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Titolo:
Rapid adjustment of antihypertensive drugs produces a durable improvement in blood pressure
Autore:
Canzanello, VJ; Jensen, PL; Hunder, I;
Indirizzi:
Mayo Clin & Mayo Fdn, Div Hypertens & Internal Med, Dept Med, Rochester, MN 55905 USA Mayo Clin & Mayo Fdn Rochester MN USA 55905 Med, Rochester, MN 55905 USA
Titolo Testata:
AMERICAN JOURNAL OF HYPERTENSION
fascicolo: 4, volume: 14, anno: 2001,
parte:, 1
pagine: 345 - 350
SICI:
0895-7061(200104)14:4<345:RAOADP>2.0.ZU;2-Q
Fonte:
ISI
Lingua:
ENG
Soggetto:
HYPERTENSION; MANAGEMENT; POPULATION; VALUES;
Keywords:
hypertension; drug therapy; home blood pressure measurement;
Tipo documento:
Article
Natura:
Periodico
Settore Disciplinare:
Clinical Medicine
Citazioni:
18
Recensione:
Indirizzi per estratti:
Indirizzo: Canzanello, VJ Mayo Clin & Mayo Fdn, Div Hypertens & Internal Med, Dept Med, 200 1st St SW, Rochester, MN 55905 USA Mayo Clin & Mayo Fdn 200 1st St SW Rochester MN USA 55905 A
Citazione:
V.J. Canzanello et al., "Rapid adjustment of antihypertensive drugs produces a durable improvement in blood pressure", AM J HYPERT, 14(4), 2001, pp. 345-350

Abstract

Antihypertensive drugs are often initiated and adjusted over a period of weeks to months. It is not clear whether the time and inconvenience of this approach is necessary. We studied whether or not drug adjustment over several days in the context of a physician-nurse team could produce a durable blood pressure benefit according to home blood pressure measurements. Sixty-eight patients (aged 65 +/- 1 years, 47% men) were referred for management of hypertension. Indications for referral were new hypertension (13%), known/controlled hypertension (30%), or known/uncontrolled hypertension (57%). Patients had one to three brief nurse visits/day and were provided with an accurate semiautomated device for self-blond pressure (BP) measurement. Sixty patients provided follow-up data. Group 1 (n = 16) required no change in their preexisting drug regimen during clinic visits, whereas group 2 (n = 44) had drug therapy initiated or adjusted over 4 +/- 1 days. Patients were evaluated at baseline, at dismissal from the clinic, and at latest follow-up (mailed-in report of 42 readings taken over 7 days at 1- to 3-month intervals). Mean follow-up was 11 +/- 0.5 months. Mean BP at baseline, dismissal, and latest follow-up for group 1 were 132 +/- 4/73 +/- 2, 130 +/- 6/70 +/- 2, and 125 +/- 3/73 +/-: 3 mm Hg (P = not significant). Mean BP for group 2 at the same intervals were 150 +/- 4/80 +/- 2, 139 +/- 3 (P < .01 v baseline)/75 <plus/minus> 2, 133 +/- 2 (P < .01 v baseline and < .05 v dismissal)/74 /- 1 (P < .01 v baseline). The BP control rate (blood pressures less than 140/90 mm Hg) was 75% in group 2. Drug number/dose remained the same or lower in 87% and 91% of patients during follow-up in groups 1 and 2, respectively. These results suggest that a clinically significant lowering of blood pressure can often be achieved over several days and maintained for up to I year. Increased use of rapid drug titration, a physician-nurse team approach, and self-BP measurement at prescribed intervals have the potential to improve BP control rates and reduce the expense and inconvenience associated with the treatment of hypertension. <(c)> 2001 American Journal of Hypertension, Ltd.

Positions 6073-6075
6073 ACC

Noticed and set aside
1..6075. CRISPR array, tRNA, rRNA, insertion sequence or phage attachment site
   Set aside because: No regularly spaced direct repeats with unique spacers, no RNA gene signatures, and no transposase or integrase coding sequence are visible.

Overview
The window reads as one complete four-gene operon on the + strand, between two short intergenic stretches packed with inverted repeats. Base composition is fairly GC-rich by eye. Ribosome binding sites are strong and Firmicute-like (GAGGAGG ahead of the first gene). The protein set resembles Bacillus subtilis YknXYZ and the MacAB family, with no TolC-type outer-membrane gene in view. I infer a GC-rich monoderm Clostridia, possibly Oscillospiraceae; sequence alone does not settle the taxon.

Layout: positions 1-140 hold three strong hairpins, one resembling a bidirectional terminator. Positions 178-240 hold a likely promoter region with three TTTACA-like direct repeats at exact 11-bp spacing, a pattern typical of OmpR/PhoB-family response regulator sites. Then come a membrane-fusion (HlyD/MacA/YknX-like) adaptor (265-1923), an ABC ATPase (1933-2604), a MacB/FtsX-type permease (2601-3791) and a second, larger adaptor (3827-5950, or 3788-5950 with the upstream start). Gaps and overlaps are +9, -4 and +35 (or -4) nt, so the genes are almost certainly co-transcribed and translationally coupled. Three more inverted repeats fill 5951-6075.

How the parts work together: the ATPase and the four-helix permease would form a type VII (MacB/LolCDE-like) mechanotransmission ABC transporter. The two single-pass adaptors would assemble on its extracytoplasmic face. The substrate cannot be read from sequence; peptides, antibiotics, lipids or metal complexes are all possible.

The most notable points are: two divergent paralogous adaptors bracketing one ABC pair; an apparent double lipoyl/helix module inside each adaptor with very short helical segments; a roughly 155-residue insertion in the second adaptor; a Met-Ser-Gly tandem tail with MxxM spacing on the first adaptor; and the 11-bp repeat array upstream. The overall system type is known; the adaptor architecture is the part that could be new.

ASDD Area Sistemi Dipartimentali e Documentali, Università di Bologna, Catalogo delle riviste ed altri periodici
Documento generato il 28/03/20 alle ore 23:20:35